20 5 Conclusions We have demonstrated the use of a general approach to integrating formal and semiformal methods, based on heterogeneous notations. A formal semantics for heterogeneous notations constructed from SA/SD notations and predicative notation was provided, through giving new formalizations of data flow diagrams and structure charts in terms of concurrent predicative specifications. A meta-method for formal method integration was applied in combining SA/SD and predicative programming. We applied the integrated method in solving a small problem. In the future, we plan to apply the integrated method to larger-scale problems, and explore alternative formalizations. An issue we have not yet discussed is the effect of using heterogeneous notations on tools. Methods like SA/SD are well-supported by CASE tools, while formal methods like predicative programming can be supported by theorem provers, syntax and type checkers, etcetera. Combining notations suggests that it may be necessary to also combine tools. To provide tool support for the use of heterogeneous notations, we must also provide tool support for communication across tools, e.g., via an application framework. A benefit of using predicative notation in integration is that it is just boolean logic: any theorem prover or proof tool that uses boolean logic can be used to support the combination of methods. We envision using CASE tools associated with automated tools like PVS or STeP to support the integrated method. The approach to method integration offered by heterogeneous notations is quite general: it can be used to combine formal methods with both formal and semiformal methods used for system specification and design. In future work, we plan to apply the approach to methods used for requirements analysis, as well as studying how to combine the use of tools for proof with CASE tools for system modeling and code generation. References [1] M. Butler, J. Grundy, T. Langbacka, R. Ruksenas, and J. von Wright, The Refinement Calculator: Proof Support for Program Refinement, in: Proc. Formal Methods Pacific 97, Springer, [2] T. DeMarco, Structured Analysis and System Specification (Yourdon Press, 1979). [3] A. Hall, Using Formal Methods to Develop an ATC Information System, IEEE Software 13(2) (1996). [4] U. Hamer and J. Peleska, The CIDS A330/340 Cabin Communication System a Z Application, in: Applications of Formal Methods, (Prentice-Hall, 1995). [5] E.C.R. Hehner, A Practical Theory of Programming, (Springer-Verlag, 1993). [6] M.A. Jackson, Software Requirements and Specifications, (Addison-Wesley, 1995). 19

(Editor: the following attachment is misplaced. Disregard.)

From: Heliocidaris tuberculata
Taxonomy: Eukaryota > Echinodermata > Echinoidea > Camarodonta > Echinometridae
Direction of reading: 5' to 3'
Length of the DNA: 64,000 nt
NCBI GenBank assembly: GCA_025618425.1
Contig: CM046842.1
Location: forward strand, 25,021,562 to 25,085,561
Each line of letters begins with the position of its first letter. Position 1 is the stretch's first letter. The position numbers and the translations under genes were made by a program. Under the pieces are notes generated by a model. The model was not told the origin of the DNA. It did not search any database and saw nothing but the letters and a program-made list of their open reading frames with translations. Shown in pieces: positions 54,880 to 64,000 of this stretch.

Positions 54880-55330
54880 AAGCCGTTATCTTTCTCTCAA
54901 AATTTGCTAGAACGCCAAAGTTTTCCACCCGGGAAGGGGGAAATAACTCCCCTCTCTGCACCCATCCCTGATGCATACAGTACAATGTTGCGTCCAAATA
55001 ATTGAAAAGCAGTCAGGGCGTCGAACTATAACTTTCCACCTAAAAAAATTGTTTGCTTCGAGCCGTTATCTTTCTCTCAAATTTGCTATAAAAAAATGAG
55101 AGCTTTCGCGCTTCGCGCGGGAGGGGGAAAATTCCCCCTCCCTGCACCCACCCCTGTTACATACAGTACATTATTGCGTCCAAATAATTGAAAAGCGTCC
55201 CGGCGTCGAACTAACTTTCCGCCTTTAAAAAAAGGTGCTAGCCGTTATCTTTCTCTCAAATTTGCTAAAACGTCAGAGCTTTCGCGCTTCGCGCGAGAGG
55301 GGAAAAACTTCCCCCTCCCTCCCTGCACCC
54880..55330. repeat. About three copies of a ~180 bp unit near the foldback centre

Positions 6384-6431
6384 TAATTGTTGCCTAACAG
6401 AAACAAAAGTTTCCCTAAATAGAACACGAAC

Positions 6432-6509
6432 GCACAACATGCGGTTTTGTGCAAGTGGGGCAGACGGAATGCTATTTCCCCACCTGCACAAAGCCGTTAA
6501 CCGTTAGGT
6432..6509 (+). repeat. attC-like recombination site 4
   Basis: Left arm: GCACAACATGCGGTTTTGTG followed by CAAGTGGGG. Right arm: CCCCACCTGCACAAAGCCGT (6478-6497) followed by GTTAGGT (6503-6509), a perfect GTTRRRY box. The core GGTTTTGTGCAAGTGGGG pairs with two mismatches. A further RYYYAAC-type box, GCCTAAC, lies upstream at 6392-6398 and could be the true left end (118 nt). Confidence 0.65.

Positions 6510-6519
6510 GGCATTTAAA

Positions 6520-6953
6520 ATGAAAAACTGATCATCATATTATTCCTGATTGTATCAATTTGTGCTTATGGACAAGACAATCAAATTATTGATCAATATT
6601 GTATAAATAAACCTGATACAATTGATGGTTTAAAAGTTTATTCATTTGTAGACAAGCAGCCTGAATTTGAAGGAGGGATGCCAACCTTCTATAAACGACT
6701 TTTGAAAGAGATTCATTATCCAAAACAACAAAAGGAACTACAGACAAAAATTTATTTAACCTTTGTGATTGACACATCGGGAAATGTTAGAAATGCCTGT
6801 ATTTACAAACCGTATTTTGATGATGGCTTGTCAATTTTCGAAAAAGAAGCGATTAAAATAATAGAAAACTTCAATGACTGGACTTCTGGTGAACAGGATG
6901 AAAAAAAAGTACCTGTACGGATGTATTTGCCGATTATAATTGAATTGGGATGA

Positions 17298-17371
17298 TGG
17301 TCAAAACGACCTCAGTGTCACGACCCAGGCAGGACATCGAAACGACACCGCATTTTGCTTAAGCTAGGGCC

21 [7] K. Kronlöf (ed.), Method Integration: Concepts and Case Studies, (Wiley, 1993). [8] P.G. Larsen, J. van Katwijk, N. Plat, K. Pronk, and H. Toetenel, Towards an integrated combination of SA and VDM, in: Proc. Methods Integration Workshop, (Springer-Verlag, 1991). [9] P.G. Larsen, N. Plat, and H. Toetenel, A Formal Semantics of Data Flow Diagrams, Formal Aspects of Computing, 7(5) (1995). [10] MetaPHOR Project Group, MetaPHOR: Metamodeling, Principles, Hypertext, Objects and Repositories. Technical Report TR-7, (University of Jyvaskyla, 1994). [11] R.F. Paige, A Meta-Method for Formal Method Integration, in: Proc. Formal Methods Europe 1997, LNCS 1313 (Springer-Verlag, 1997). [12] F. Polack, M. Whiston, and K.C. Mander, The SAZ Project: Integrating SSADM and Z, in: Proc. Formal Methods Europe 1993, LNCS 670 (Springer-Verlag, 1993). [13] L.T. Semmens, R.B. France, and T.W. Docker, Integrated Structured Analysis and Formal Specification Techniques, The Computer Journal 35(6) (1992). [14] J.M. Wing and A.M. Zaremski, Unintrusive ways to integrate formal specifications in practice, in: Proc. VDM 91, LNCS 551 (Springer-Verlag, 1992). [15] E. Yourdon and L. Constantine, Structured Design, (Prentice-Hall, 1979). [16] P. Zave and M. Jackson, Conjunction as Composition, ACM Trans. on Software Engineering and Methodology, 2(4) (1993). 20